Oh, and except for maybe doctors in dangerous areas none of those groups you mention face even close the amount of danger that cops do. IT support is not likely to get shot even though a few of the worse ones might actually deserve it. (yes that's a joke) I'm not especially worried about anyone drawing a gun on me in my day job.

Comment: 132 stations is not "blanketing the US" (Score 2) 159

niche?, you can go coast to coast in a tesla using superchargers this year

Yes niche. There is precisely 1 supercharger station in my state and it is on the other side of the state from where I live. Having a route by which you can go coast to coast means very little by itself unless that happens to be the specific route you need to follow. Believe it or not, not everyone lives in NYC or LA or even particularly close to the interstates that directly connect them. Good luck getting across North Dakota in your Tesla.

most of the US will be covered by 2015, get some research fingers going on google

That's not even remotely true. They have 132 stations in the US. Yes they are building out quite a few of them but that isn't remotely the same thing as having them "cover the US". When they get the number of stations into the tens of thousands then I'll concede the point. Don't get me wrong, I'm excited to see them building this sort of infrastructure but I'm also not going to pretend it is a bigger deal than it actually is.

Comment: Filling up a natural gas car currently no picnic (Score 1) 159

Natural Gas is already flowing through hundreds (thousands?) of pipelines across the US. There are already filling stations.

Yes there is infrastructure accessible (like electric) but there aren't very many fueling stations for CNG vehicles readily available to most people. I honestly could not begin to tell you where there is a CNG refueling station near where I live though I know there are a handful. I can however tell you where there are some electric and plenty of gasoline/diesel refueling stations. CNG is an easier problem to solve than pure hydrogen but it has similar problems to electric as far as infrastructure goes. It also has the chicken/egg problem of building out the refueling infrastructure much like electric, though with admittedly fewer technical issues.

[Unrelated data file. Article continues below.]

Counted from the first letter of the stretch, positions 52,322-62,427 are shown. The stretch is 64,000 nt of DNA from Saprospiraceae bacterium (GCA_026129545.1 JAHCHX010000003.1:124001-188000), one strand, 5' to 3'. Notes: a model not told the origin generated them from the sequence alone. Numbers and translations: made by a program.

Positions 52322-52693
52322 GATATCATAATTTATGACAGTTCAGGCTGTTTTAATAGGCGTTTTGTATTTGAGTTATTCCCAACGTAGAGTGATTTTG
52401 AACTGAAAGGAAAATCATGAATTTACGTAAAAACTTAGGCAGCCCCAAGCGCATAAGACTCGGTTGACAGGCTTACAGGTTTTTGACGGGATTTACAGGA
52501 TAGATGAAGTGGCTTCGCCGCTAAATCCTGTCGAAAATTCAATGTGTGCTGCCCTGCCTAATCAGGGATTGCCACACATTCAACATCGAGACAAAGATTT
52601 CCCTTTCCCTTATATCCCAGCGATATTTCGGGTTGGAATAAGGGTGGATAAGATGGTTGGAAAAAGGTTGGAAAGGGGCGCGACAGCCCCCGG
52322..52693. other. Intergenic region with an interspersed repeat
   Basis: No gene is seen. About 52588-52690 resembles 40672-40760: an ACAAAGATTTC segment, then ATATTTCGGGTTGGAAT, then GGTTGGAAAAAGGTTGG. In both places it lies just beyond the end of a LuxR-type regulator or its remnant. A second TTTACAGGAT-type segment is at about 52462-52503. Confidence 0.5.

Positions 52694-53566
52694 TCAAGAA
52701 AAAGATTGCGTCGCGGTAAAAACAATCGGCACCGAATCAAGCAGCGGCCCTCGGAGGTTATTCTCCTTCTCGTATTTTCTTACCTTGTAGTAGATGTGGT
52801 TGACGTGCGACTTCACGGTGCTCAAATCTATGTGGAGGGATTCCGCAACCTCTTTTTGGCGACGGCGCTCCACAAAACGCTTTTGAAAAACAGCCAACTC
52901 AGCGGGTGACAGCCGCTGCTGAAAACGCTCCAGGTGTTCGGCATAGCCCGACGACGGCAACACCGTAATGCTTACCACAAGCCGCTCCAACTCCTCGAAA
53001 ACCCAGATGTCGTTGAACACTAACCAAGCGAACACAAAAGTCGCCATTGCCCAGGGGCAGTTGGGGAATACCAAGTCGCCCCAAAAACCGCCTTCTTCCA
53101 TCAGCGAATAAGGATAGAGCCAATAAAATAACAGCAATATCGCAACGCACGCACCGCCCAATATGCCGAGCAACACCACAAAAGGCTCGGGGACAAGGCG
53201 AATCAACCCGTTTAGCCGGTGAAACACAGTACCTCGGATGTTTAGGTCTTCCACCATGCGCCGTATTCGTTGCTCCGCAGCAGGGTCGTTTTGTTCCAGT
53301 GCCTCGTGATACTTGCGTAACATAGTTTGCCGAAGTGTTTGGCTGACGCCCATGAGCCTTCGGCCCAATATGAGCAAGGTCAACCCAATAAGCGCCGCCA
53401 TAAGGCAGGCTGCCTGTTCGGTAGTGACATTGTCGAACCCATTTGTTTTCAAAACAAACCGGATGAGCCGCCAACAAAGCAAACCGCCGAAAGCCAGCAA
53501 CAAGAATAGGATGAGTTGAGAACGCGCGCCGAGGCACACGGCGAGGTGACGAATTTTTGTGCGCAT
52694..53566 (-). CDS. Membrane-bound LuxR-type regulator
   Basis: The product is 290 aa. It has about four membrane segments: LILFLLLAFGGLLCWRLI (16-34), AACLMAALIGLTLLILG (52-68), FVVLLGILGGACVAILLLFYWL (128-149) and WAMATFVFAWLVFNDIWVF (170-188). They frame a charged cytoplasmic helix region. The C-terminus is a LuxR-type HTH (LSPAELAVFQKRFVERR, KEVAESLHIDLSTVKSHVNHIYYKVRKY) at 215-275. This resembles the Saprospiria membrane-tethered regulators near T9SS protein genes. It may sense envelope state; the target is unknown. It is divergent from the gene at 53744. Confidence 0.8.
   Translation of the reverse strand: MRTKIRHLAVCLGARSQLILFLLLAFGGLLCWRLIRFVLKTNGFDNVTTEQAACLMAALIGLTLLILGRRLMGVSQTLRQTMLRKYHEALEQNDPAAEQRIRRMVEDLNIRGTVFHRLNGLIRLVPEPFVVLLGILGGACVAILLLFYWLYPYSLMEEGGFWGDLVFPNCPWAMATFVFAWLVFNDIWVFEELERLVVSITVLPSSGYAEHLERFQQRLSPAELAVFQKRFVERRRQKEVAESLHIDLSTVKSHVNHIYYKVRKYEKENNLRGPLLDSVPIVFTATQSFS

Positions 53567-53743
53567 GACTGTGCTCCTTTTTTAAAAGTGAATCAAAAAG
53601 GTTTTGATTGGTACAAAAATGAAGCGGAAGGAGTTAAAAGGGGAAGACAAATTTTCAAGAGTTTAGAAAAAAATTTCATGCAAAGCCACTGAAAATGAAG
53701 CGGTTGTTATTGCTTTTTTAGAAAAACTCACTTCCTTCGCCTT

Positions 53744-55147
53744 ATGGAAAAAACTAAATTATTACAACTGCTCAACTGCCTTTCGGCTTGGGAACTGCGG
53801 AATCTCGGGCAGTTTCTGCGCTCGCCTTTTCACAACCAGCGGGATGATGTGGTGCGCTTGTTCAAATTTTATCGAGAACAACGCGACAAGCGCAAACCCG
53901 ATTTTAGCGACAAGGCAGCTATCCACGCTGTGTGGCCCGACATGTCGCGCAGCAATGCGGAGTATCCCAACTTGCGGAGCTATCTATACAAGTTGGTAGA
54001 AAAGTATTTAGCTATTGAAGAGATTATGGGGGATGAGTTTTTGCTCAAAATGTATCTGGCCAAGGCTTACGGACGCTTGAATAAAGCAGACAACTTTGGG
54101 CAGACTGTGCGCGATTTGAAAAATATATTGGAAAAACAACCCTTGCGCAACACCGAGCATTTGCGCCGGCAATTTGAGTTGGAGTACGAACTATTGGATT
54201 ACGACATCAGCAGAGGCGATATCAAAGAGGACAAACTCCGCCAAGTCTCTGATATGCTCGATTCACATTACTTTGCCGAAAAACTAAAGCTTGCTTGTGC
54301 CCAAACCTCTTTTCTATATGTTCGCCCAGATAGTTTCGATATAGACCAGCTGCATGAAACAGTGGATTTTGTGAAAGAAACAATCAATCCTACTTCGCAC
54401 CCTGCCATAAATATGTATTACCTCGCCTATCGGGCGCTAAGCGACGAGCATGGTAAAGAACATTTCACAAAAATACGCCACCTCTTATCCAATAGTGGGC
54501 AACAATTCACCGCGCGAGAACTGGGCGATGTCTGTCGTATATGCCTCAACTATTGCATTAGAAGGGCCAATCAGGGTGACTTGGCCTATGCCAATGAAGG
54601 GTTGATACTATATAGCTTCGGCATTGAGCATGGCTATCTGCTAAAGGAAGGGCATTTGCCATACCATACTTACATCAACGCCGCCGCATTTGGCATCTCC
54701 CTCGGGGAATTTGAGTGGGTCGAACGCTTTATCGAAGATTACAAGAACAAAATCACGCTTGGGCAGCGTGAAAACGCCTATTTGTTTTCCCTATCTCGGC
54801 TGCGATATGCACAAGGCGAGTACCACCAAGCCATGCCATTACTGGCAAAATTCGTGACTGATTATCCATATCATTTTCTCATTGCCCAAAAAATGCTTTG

Honda has offered a CNG fleet vehicle for ages.

The key word there is "fleet". CNG cars currently are only really practical as fleet vehicles presently. That could be changed but I doubt it will be.

Get the price of a home compressor down to a Level 2 charger ($1000) and let me by a CNG car.

Which gets you a nice car that you can (mostly) only refuel at home. I know such a vehicle would be less practical for me than even a pure electric vehicle.

There is of course the fact that CNG is still fundamentally a fossil fuel even if it isn't quite as dirty as oil derived fuels. Maybe you care about that or maybe not but it doesn't really get us away from fossil fuels which is kind of a big deal.

Comment: It has nothing to do with the part counts (Score 4, Insightful) 159

I think the major manufacturers are afraid of the reduced parts count that pure electric cars have and the implied loss of profit margin because of it.

I'm in the auto industry and I'm a cost accountant. The part count on cars generally has only a modest (though significant) effect on profit margin and increasing part counts usually implies negative effects on profit margin. If anything they would welcome the reduced part counts because it would likely reduce costs, particularly warranty, production and maybe engineering. It's a competitive market so unnecessarily inflating part counts translates into reduced profit margin, not increased like you are implying.

So they keep trying to sell hybrid systems that bundle an internal combustion engine with an electric motor in order to keep the parts count high.

They sell hybrids because that is the state of the technology. We don't have the battery technology or charging infrastructure to go fully electric yet outside of some niche markts. We may in due time but not today. Hybrids are expensive because the technology is new, complex and doesn't enjoy full economies of scale yet.

Comment: No refueling infrastructure (Score 1) 159

A fuel cell + hydrogen tank have a much higher energy density (even when measured in fuel cell output) as any battery in the next couple of years will have.

Which is irrelevant because hydrogen powered vehicles lack even rudimentary refueling infrastructure and thus will not be a meaningful part of the discussion for at least another 10-20 years a minimum.

Especially, as with renewable energy sources the production of hydrogen could be triggered just then when there is an overproduction of electricity and store it.